I watched a video with Dan Rather and Richard Edelmen this week (well, I watched a little bit, but mostly was listening to it like a podcast – it’s a bit lengthy).
Jeremy Skule hosted the two for a discussion on the current trustworthiness of media. Basically, it is at an all time low. There was talk about what’s being challenged, what journalism/media could do to start building that trust back up, how to escape the echo-chamber that’s shrunk to fit only one person in the past year, and questions from the audience.
And what, exactly, does this have to do with recreation therapy? I can kind of relate to feeling like you have to prove your worth. Thankfully, there isn’t a mass distrust of RT, but my experience is that I regularly have to prove my expertise and value of contribution around mostly anyone who isn’t an RT (or who already works closely with one). Another difference is that I’ve never been accused of deceiving; I’ve seen opinions of RTs dismissed, but not attacked as wrong. So, in my eyes, journalism appears to be a harsh (and certainly more visible) place to be right now.
At the very end, Dan Rather gives this advice on what the media might need to do in order to change:
There has to be a re-dedication to the idea of service for others. You know, I come out of television. But there has to be… this re-dedication to the sense of “I want to contribute to something, other than just myself. I want to belong to something that’s worthwhile, that’s bigger than myself.” This sense of “listen, I want to do the right thing.”
And then Edelmen follows with this:
Instead of believing that you can do things for the people, you have to do things with people. You have to tell them why, and how and when and where. They don’t believe you anymore unless you tell them specifically, and let them participate.
Hopefully this is starting to sound more applicable.
Based on the above, I want to lay out my intentions for this little project. Why am I doing this? Is there something I’m hoping to accomplish or am I wandering aimlessly? How do you know if I’m a credible source if I’m trying to accomplish something? Is what I write going to be biased or skewed a certain way? (yes, it’s unavoidable)
1. Why am I doing this?
Basically, I want this to be a contribution to bettering the profession through more meaningful online discussion. Any knowledge and connections gained through this should also improve my practice as a therapist. Ideally, other RT voices will feel compelled to participate, share, and learn.
I think I’m a decently credible source – I have my CTRS credentials, have volunteered/worked with as many different populations as possible over the past 4-5 years (though I recognize just as many that I couldn’t feign expertise in), and know how to be seek out, interpret, and apply credible scientific research (and what to do if I can’t access that *one* article). This is not supposed to be my resume however, so moving along.
First, by sharing a well-thought-out and intentional piece of writing on a regular basis. Accomplishing this may prove challenging, as I am an excellent second-guesser of both finished work and not-yet-started ideas.
In addition, I hope these writings become provoking enough to warrant some comment discussion. I don’t expect that at first. After some practice though, perhaps you think of something else that could be useful to add, challenges a point I made, or elicits a question – that others can benefit from (or think of something else because of your contribution). Those kinds of thoughts and points could lead to guest posts to offer more points of view, and eventually, a podcast interview/discussion piece.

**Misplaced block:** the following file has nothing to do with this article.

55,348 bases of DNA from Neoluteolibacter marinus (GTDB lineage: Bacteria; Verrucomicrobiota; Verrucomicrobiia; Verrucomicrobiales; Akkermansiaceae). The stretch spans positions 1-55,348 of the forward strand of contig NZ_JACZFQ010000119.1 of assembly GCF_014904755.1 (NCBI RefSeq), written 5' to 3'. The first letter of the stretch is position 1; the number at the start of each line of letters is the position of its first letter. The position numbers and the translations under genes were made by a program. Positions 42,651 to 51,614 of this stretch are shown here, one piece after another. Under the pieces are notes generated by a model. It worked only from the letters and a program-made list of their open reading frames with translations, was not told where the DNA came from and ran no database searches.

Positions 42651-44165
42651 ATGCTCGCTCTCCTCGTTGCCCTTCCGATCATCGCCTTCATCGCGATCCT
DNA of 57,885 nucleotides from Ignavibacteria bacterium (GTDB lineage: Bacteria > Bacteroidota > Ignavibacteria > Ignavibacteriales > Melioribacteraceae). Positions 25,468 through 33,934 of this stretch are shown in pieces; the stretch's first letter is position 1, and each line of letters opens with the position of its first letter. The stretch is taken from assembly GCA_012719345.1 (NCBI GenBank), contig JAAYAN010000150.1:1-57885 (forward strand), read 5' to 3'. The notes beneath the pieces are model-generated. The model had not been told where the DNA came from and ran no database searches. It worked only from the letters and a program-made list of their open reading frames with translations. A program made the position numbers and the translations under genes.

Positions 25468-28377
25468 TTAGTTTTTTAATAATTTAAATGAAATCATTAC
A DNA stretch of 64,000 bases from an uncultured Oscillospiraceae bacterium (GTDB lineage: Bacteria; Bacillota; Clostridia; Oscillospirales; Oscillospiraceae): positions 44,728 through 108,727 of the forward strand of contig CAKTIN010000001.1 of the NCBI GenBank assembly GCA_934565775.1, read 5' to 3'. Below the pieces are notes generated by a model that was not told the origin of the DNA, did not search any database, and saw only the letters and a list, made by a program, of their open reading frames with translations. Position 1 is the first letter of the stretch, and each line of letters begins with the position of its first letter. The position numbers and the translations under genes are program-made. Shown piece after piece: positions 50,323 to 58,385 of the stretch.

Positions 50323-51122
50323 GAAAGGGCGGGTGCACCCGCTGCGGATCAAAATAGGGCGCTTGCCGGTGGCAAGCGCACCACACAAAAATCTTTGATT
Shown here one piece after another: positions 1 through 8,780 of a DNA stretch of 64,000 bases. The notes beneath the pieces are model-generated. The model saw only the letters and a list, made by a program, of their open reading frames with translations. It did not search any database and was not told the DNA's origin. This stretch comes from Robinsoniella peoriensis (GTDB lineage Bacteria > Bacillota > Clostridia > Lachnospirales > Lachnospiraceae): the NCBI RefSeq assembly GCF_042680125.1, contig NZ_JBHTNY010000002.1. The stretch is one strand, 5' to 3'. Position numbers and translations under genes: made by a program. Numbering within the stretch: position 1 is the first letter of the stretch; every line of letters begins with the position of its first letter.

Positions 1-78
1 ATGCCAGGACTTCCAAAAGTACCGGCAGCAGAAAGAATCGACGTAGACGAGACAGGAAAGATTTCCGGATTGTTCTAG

Said piece of writing will be a weekly occurrence. As mentioned, this will likely prove challenging, but I’m doing this crazy thing called planning and by stating this multiple times, I am that much more accountable (win-win).
Well here of course! That’s not all though – I’m also a contributor over at The Mighty, which is a useful site for just about any RT, and I’m learning from a variety of perspectives over at Medium (if you click, you can see articles from other people that I recommend). I want to write something for each of these places once a month so I can connect to people outside of rec therapy. More ambition, but totally doable if I actually use my fancy planner.
I’m also going to schedule the time to visit all the places I have listed on the new RT Blogs & Resources page. If I’m not supporting others, but am expecting them to come to me, that isn’t accomplishing anything. I may not read every single post (some of you post a lot!), but I will make the time to regularly drop in.
5. So what?
Someone commented on my first post that they were going to start their own RT blog. Maybe my post helped, but it’s an individual choice. And staying committed is no small feat, but I will encourage anyone who wants to try something. That’s why doing these things with others, and not just for them, makes such a difference. It’s why in practice we aim to assist as needed, but not take our client’s place of choice and autonomy. Do it with them, until they can do it on their own (to whatever degree is appropriate). I recognize that I’m the only one benefiting from this blog, unless there are readers; that’s simple. Communicating in a way that provokes a reader to write something in return, that benefits both (and others), will be the challenge.